“I really liked Jean, he was an easy-going fellow. For example, he once give me his entire collection of dryer lint from the Finnish Consulate buildings in Washington -- free of charge.”
Jean Sibelius (Time immemorial-1957) was a Finnish composer, computer programmer, sage, rival of more popular but inferior composer Matti Finale, and a hero of the Kalevala, the Finnish national epic. Sibelius was a mighty wizard and could easily create fascinating melodies with his harp made of a pike's jaw. Nevertheless, he experienced significant difficulties with actual composition. The life of Jean Sibelius is closely tied to the history of Finland.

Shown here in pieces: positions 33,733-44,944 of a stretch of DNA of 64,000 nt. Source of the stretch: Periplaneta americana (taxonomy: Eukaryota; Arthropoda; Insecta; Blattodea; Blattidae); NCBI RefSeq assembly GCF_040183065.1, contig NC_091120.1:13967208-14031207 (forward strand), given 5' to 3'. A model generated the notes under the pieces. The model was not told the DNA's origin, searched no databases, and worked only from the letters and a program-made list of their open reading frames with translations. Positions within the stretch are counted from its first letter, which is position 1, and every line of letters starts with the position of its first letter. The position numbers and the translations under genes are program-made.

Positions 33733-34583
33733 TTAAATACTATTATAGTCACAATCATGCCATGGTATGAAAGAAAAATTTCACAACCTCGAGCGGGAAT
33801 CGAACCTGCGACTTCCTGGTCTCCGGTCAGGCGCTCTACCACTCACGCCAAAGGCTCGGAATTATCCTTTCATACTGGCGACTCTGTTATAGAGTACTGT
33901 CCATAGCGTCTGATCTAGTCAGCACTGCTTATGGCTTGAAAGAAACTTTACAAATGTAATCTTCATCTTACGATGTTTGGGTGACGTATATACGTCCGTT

Jean Sibelius was born thirty years after the beginning of time as the son of the primal goddess Ilmatar. His mother's pregnancy lasted for an unparalleled three decades, causing her great pain. Sibelius came to being from her mother's womb as a grown, bearded man possessing several magical powers and great wisdom, as well as an incredible moustache. Sibelius reached the coast of modern-day Finland after floating in the primeval sea for a couple of years. He decided to settle down in the country after telling a godlike friend of his to plant some trees for the scenery.
Composition and battling evil